Earlier this week, I met a blue-green coloured creature called Bulbasaur. Usually known to be well-behaved, this one seemed to be perched on an unsuspecting colleague's arm as she typed away furiously. A "starter" Pokemon (short for "pocket monster"), Bulbasaur is one of the 151 "monsters" lurking in the world, issuing a challenge to the smart-phone armed section of the human race. "Catch us if you can," their eyes say.
San Francisco-headquartered Niantic's location-based augmented reality game Pokemon GO has taken the world by storm both swift and strong. The game that is free for download on iOS and Android is being labelled as "addictive" and "immersive", and first-hand involvement easily confirms this. It's so immersive that a few weeks ago, two Canadian teenagers unknowingly crossed over into US territory as they remained fixated on their phone screens.
A religious group in UK, called Nirvair Khalsa Jatha, even organised a satsang this past Sunday to address a Pokemon-driven lifestyle. The guru spoke of how instead of players capturing Pokemon, the game was capturing our time and energy.
While a slew of Pokemon-related mishaps have been reported across the world, in India, where the game is yet to be officially launched, stories of being "too lost" in the game have begun surfacing. Residents of a society in Gujarat's Gandhinagar got the authorities involved when an unidentified young man walked into a house uninvited, and then proceeded to walk into adjoining societies.
A nine-year-old from Howrah was caught trying to board a train to Mumbai, alone; he had been told there were more Pokemon to be caught in Mumbai. And in Mumbai, a 26-year-old was struck by a motorised rickshaw while he was engrossed in the game. The Mumbai Police has since then issued several road-safety warnings, including a Game of Thrones-themed poster. In Bengaluru, a pillion rider fell off the bike trying to catch a Pokemon, while another fell down the stairs.
Pokemon-related mishaps are not new. On December 16, 1997, about 685 children in Japan who had seen the 38th episode of Pokemon's first anime season had to be taken to emergency rooms for epileptic seizures believed to have been caused by repetitive red and blue visual effects shown in the episode.
Almost 13 years after they were first spotted on Cartoon Network in India, these animated monsters have made a robust comeback. And this time around, they've risen from the tacky merchandising on plastic tiffin and pencil boxes and hit a home run by coming to life on mobile phones.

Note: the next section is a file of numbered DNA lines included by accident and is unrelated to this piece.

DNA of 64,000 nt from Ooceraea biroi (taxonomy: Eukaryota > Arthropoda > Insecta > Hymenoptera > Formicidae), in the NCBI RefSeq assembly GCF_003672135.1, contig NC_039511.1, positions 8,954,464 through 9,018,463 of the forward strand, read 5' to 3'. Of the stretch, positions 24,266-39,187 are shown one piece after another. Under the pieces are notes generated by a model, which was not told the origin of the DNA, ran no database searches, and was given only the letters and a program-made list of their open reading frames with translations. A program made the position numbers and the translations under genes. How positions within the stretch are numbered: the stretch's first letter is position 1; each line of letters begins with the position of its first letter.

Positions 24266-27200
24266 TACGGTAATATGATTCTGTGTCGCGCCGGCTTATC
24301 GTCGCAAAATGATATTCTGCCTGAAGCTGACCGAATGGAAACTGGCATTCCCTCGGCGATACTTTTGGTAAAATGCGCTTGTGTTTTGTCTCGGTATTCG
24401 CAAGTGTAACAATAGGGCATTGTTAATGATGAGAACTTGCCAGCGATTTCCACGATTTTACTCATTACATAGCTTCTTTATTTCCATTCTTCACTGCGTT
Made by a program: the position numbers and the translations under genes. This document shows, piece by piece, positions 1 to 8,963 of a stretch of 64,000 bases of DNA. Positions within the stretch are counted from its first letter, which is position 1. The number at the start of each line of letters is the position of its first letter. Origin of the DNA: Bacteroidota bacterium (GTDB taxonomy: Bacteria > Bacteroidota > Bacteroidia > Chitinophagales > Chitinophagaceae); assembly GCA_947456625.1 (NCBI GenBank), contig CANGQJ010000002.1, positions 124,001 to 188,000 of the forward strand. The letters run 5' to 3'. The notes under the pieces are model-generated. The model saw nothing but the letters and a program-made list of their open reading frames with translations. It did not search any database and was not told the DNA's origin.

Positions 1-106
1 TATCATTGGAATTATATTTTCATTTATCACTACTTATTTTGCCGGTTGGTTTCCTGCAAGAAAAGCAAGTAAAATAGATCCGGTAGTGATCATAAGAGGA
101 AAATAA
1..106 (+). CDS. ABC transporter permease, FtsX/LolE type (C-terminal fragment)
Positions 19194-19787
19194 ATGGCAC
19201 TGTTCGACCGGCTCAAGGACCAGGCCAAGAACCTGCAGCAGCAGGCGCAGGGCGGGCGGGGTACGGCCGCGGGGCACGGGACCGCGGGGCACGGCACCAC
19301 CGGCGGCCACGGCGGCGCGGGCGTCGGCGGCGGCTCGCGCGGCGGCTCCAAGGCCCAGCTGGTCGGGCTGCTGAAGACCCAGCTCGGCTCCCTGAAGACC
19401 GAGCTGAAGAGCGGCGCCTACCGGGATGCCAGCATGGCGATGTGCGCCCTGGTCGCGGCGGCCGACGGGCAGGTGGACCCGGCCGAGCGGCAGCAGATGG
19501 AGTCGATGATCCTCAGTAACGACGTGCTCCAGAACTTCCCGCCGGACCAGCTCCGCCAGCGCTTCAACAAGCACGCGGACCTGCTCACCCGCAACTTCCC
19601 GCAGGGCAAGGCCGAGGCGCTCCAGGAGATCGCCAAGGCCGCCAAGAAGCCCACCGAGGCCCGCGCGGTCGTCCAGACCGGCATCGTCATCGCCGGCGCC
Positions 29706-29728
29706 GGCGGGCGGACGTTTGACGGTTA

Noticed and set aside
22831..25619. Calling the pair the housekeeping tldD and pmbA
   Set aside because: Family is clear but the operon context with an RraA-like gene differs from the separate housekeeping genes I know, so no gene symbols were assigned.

Just last week in Delhi, a Poke Hunt was organised from India Gate to Khan Market by a group called Performers' Consortium. "The game has become popular because an entire generation grew up watching Pokemon cartoons," says Manu Kamath, co-founder of the Consortium who had 1,500-odd Pokemon cards as a child. "We started the walk with about 40 people, and by the end of it we had had over 80 players."
While cyber security experts like Pavan Duggal have expressed the need to update India's legal framework in light of this game's popularity, a university in the US has already introduced Pokemon GO as part of its pop culture and physical education curriculum.
"There were places that I never had time to go to. But with this game, I've made time and gone exploring," says Mumbai-based lifestyle blogger Aditi Gaitonde. An added benefit is that the game is helping build a community of people with similar interests: strangers become friends in shared cab rides as they share tips on Pokemon-hunting.
On an average, many spend four to five hours playing Pokemon GO, says Manoj Sharma, a clinical psychologist who heads the tech de-addiction centre at the National Institute of Mental Health & Neuro Sciences (NIMHANS). "We are yet to study the effects of Pokemon GO, but quite a few have reported getting into minor accidents while playing the game. Gamers are also losing sleep because of the craze of catching Pokemons. There are likely to be more cases once the game is officially launched," says Sharma.
"Peers seem to be influencing each other a lot more with Pokemon GO. It's a good thing that people are seeing new parts of the city, but it becomes a cause for concern if people are unaware of their actions," he says.
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